If you're a weapons type of person, this not the martial arts for you. The only person I ever saw use a weapon was sensei, and it was a shinai. And that's it.

If you like competing in tournaments, it's a mixed bag. We only competed once a year as traditional Shotokan doesn't really compete. However, as members of the many martial arts associations (US, International, Teachers Assoc., etc.), we have to go to at least one where we demonstrate to other masters of various martial arts. You are given the opportunity to sign up for sparing. When we do, however, we kicked ass.

Just FYI- falling onto a bamboo floor hurts. A lot. But at the same time, it's funny as hell watching other people fall.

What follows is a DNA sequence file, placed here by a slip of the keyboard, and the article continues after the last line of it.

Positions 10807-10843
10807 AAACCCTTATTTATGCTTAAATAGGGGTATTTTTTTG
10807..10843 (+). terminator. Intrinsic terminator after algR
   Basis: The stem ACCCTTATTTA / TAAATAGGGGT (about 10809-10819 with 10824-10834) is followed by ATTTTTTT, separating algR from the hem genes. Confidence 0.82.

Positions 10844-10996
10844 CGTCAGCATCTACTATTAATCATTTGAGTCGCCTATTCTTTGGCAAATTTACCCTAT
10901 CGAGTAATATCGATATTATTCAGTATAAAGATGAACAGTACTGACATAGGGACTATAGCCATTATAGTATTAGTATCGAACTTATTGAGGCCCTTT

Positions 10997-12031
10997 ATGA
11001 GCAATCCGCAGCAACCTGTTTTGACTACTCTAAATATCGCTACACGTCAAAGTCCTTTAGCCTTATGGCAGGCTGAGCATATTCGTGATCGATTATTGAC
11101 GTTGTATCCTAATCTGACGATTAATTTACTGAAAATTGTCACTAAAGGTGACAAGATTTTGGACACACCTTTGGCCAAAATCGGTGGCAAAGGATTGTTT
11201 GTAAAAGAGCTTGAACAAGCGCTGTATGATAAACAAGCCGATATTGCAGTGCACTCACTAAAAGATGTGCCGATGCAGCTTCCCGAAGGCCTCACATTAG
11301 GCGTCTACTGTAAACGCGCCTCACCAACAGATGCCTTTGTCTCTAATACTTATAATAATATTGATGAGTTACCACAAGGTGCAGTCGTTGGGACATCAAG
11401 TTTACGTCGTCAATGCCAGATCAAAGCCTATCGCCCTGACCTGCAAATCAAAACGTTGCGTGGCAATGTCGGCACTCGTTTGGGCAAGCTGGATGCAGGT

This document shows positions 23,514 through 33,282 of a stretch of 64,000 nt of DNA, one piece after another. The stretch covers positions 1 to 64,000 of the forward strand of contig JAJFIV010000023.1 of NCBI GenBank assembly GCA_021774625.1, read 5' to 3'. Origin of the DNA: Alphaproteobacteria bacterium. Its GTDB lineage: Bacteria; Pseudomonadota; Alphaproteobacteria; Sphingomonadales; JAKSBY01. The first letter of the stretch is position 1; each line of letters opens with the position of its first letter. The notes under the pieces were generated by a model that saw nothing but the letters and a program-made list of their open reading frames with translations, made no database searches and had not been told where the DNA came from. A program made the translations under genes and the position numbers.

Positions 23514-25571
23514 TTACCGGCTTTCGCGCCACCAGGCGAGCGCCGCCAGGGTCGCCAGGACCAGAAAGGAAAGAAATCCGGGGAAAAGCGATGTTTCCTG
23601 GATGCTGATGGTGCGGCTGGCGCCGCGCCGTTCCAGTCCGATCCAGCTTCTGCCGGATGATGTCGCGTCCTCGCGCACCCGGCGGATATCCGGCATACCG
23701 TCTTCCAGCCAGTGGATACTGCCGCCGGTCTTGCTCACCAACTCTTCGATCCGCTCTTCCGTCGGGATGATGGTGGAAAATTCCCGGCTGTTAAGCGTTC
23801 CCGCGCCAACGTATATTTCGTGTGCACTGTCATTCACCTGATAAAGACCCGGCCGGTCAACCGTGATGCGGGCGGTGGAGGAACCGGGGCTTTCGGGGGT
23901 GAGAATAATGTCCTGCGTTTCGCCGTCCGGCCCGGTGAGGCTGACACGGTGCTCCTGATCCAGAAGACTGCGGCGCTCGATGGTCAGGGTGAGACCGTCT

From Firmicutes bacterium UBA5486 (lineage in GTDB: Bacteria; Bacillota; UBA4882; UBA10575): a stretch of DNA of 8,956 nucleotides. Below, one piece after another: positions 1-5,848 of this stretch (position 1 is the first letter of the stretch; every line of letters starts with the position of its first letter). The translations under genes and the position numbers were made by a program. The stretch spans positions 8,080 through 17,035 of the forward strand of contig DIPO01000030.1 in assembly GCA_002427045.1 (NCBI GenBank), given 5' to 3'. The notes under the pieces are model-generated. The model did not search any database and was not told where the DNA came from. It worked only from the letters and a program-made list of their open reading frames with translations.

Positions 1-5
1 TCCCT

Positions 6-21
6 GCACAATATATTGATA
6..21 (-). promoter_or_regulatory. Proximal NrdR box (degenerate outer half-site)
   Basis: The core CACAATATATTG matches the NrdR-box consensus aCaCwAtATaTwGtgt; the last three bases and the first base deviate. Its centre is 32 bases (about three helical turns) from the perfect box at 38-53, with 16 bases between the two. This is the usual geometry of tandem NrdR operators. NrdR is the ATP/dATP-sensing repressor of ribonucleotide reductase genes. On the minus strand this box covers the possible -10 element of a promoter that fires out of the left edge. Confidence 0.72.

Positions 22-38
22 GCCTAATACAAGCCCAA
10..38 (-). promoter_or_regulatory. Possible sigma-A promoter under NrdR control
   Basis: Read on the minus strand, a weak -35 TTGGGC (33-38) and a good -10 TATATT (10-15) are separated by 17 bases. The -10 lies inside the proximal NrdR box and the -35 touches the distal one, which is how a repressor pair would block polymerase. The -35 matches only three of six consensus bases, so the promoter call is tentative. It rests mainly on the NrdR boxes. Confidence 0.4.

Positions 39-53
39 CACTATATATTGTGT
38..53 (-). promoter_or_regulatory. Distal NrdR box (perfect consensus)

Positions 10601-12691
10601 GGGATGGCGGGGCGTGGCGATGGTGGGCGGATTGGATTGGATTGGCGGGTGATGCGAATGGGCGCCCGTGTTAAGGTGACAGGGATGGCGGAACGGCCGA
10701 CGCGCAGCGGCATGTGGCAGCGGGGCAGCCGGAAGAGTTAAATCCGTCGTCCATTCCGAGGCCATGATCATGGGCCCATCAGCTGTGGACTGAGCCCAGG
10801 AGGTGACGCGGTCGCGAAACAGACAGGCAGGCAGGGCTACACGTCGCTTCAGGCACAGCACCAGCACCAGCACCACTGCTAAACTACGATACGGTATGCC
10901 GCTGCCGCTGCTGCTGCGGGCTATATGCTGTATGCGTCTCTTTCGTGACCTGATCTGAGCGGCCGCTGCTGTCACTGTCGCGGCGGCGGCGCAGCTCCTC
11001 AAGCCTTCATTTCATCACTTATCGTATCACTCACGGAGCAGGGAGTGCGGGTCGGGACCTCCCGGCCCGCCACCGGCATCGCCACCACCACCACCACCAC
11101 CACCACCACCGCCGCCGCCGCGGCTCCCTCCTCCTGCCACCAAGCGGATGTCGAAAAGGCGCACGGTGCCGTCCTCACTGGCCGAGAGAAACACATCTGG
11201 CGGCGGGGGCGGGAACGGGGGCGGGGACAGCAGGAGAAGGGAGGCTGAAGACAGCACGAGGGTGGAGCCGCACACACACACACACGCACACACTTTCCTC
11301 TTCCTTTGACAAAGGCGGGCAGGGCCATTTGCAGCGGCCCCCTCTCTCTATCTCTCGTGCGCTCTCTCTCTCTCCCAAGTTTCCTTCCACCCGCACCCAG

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Jan 24, 2007, 02:53 PM
 
Originally Posted by typoon View Post
True but not many people teach it. If they do what do they teach? There are a couple of different "variations" of JKD that both sides consider "From Bruce Lee." Not Many Teach Jun Fan JKD which IS the one created by Bruce Lee and is still followed by a few. One of them Being Guru Dan Inosanto.
I think you are a little confused.

Jun Fan Gung Fu is the name given to the martial art that Bruce Lee himself practiced. Some of his original students began teaching this as a way to preserve his art.

JKD ended up split in two. From Wikipedia: